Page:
unsuspecting nodes to a particular node (node under attack) in order to prevent
communication between the node under attack and other nodes using 6to4.
– Service theft, in which a malicious node/site/operator may make unauthorized use of
6to4 service.
• The attacks that exploit
p
that threats are:
– Attacks with Neighbor Discovery (ND) Messages
– Spoofing traffic to 6to4 nodes
– Reflecting
e ec g traffic
a c from
o 6
6to4
o nodes
odes
– Local IPv4 broadcast attack
– 6to4 Service Theft
- 42
Security in 6to4 Tunnels
(RFC3964) (2)
• Attacks could be directed to:
–6to4 networks.
–IPv6 networks.
–IPv4
IP 4 networks.
k
• Mitigation Methods:
– ND messages
g not allowed on 6to4 interfaces
– Ingress filtering on IPv4 and IPv6 networks
– Egress filtering of IPv6 6to4 packets if no 6to4 router/relay exist on
the network
– 6to4 relays should drop packets with 6to4 IPv6 source address that
come into a native IPv6 interface
– 6to4 relays
y should drop
pp
packets that g
get into a 6to4 interface with a
source address is not 6to4 and/or source IPv4 address does not
match with the IPv4 address embedded in the IPv6 address
– Limit bandwidth in 6to4 relays
– Filter on 6to4 relays all the IPv6 packets which destination address
is not 192.88.99.1
- 43
TEREDO
O Security
Secu ty
• Teredo is a special type of tunnel that encapsulates packets in IPv4/UDP
in order to traverse NATs.
• As a consequence this mechanism opens a door on the perimeter security
devices (firewalls) to some traffic:
– Legitimate IPv6 Traffic
– Malicious IPv6 Traffic
• Because of this some traffic is traversing the perimeter security without
control The network/security administrator can’t know what kind of IPv6
control.
traffic is going through the network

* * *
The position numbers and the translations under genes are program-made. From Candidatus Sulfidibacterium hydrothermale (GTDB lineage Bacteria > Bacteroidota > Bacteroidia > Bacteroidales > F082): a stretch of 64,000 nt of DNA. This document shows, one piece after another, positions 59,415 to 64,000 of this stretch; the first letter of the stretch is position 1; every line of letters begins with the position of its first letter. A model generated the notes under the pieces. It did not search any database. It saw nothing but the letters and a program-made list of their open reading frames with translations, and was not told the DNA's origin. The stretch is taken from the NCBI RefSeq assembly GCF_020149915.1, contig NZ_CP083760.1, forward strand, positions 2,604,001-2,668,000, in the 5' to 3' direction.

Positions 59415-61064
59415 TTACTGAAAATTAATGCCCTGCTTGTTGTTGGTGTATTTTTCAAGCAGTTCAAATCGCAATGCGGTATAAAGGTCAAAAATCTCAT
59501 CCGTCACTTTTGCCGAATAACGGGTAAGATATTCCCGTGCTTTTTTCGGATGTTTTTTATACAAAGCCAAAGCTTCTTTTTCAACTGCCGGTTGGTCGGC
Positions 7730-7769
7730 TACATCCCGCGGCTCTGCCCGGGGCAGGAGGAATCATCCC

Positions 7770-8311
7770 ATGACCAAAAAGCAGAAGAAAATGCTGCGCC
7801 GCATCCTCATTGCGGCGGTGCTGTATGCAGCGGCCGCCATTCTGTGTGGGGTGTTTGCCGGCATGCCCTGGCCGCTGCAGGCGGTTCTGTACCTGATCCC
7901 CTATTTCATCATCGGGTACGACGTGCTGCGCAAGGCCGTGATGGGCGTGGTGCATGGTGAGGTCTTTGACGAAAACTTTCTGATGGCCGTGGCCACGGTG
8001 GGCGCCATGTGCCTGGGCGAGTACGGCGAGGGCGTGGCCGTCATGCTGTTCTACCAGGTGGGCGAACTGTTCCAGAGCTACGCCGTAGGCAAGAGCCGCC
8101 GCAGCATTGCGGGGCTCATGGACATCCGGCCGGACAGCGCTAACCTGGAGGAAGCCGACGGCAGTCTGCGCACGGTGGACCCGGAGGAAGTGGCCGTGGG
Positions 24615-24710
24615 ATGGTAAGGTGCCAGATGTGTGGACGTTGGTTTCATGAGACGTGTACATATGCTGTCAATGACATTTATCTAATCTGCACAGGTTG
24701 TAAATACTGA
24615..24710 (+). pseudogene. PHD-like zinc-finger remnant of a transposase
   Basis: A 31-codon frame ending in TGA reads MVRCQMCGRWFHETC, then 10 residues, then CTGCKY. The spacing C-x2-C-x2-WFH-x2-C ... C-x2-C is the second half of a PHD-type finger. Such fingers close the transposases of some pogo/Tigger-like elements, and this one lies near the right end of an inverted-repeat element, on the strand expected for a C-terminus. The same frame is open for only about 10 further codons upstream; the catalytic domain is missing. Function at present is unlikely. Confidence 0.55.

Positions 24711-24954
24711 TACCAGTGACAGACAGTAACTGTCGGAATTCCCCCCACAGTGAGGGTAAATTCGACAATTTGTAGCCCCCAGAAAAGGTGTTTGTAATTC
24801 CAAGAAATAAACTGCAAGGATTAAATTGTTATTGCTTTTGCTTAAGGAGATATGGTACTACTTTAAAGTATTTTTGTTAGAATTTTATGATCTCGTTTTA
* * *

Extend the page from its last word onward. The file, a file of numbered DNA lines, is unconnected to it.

– Nowadays, there is no device on the market, able to inspect Teredo traffic in
order to apply security policies to the Teredo encapsulated traffic
traffic.
• As a result, if Teredo is allowed on the end nodes of a network, it is
recommended that:
–The
Th final
fi l node
d mustt b
be protected:
t t d llastt software
ft
updates
d t applied,
li d protection
t ti
tools updated and running (anti-virus, etc.)
–The network/Security administrator must be warned about the possible
vulnerabilities introduced by Teredo (draft
(draft-ietf-v6ops-teredo-security-concerns)
ietf v6ops teredo security concerns)
- 44
Transition References (1)
•
•
•
•
•
•
•
•
•
[6in4] RFC1933, RFC4213
[6to4] RFC3056
[6over4] RFC2529
[AYIYA ] draft-massar-v6ops-ayiya-02
[BIS] RFC2767
[DSTM] d
draft-ietf-ngtrans-dstm-10
ft i tf t
d t 10
[ISATAP] draft-ietf-ngtrans-isatap-24
[NATPT] RFC2767
[NATPTIMPL]
–http://www.ipv6.or.kr/english/download.htm ==> Linux 2.4.0
–http://www.ispras.ru/~ipv6/index_en.html ==> Linux y FreeBSD
–http://research.microsoft.com/msripv6/napt.htm Microsoft
–ftp://ftp.kame.net/pub/kame/snap/kame-20020722-freebsd46-snap.tgz ==>
KAME snapshot (22.7.2002)
–http://ultima.ipv6.bt.com/
http://ultima ipv6 bt com/
•
•
•
•
[PRIVACY] RFC3041
[PROTO41] draft-palet-v6ops-proto41-nat
[SIIT] RFC2765
[SILKROAD ] draft-liumin-v6ops-silkroad-02
- 45
Transition References (2)
•
•
•
•
•
•
•
•
[SOCKSv64 ] RFC3089
[SOFTWIRES] draft-ietf-softwire-hs-framework-l2tpv2
[STATELESS] RFC2462
[STATEFUL] RFC3315
[STUN] RFC3489
[TB] RFC3053
[TEREDO] RFC4380
[TEREDOC]
http://www.microsoft.com/technet/prodtechnol/winxppro/maintain/teredo.m
spx
• [TRT] RFC3142
• [TSP] draft-vg-ngtrans-tsp-01,
http://www.hexago.com/index.php?pgID=step1
• [TunAut] RFC1933
• Windows IPv6
–http://www.microsoft.com/resources/documentation/windows/xp/all/proddocs/e
p
p
p
n-us/sag_ip_v6_add_utils.mspx
–http://www.microsoft.com/technet/community/columns/cableguy/cg0902.mspx
- 46
IPv6 Tutorial
9. Mobility
y
- 47
Agenda
9 1 Mobility concepts
9.1.
9.2. Mobility
y in IPv6
- 48
9 1 Mobility concepts
9.1.
- 49
Different mobility visions
Mobility layer 2
Mobility layer 3
- 50
Mobility
ob ty in IP layer
aye
• Implications
–C
Communication
i ti = f(IP
f(IP_source, Prt_source,
Pt
IP_dest.,
IP d t
Prt_dest)
– If IP address changes,
changes communication is not longer
feasible
• Requirements
q
–
–
–
–
Compatibility with current applications and systems
No changes in routers
Transparency for applications
……
- 51
Mobility
ob ty in IPv4 (1)
( )
• Concepts
–
–
–
–
–
–
Home Agent: Server in “Home Network” (HN)
Foreign Agent: Server in foreign network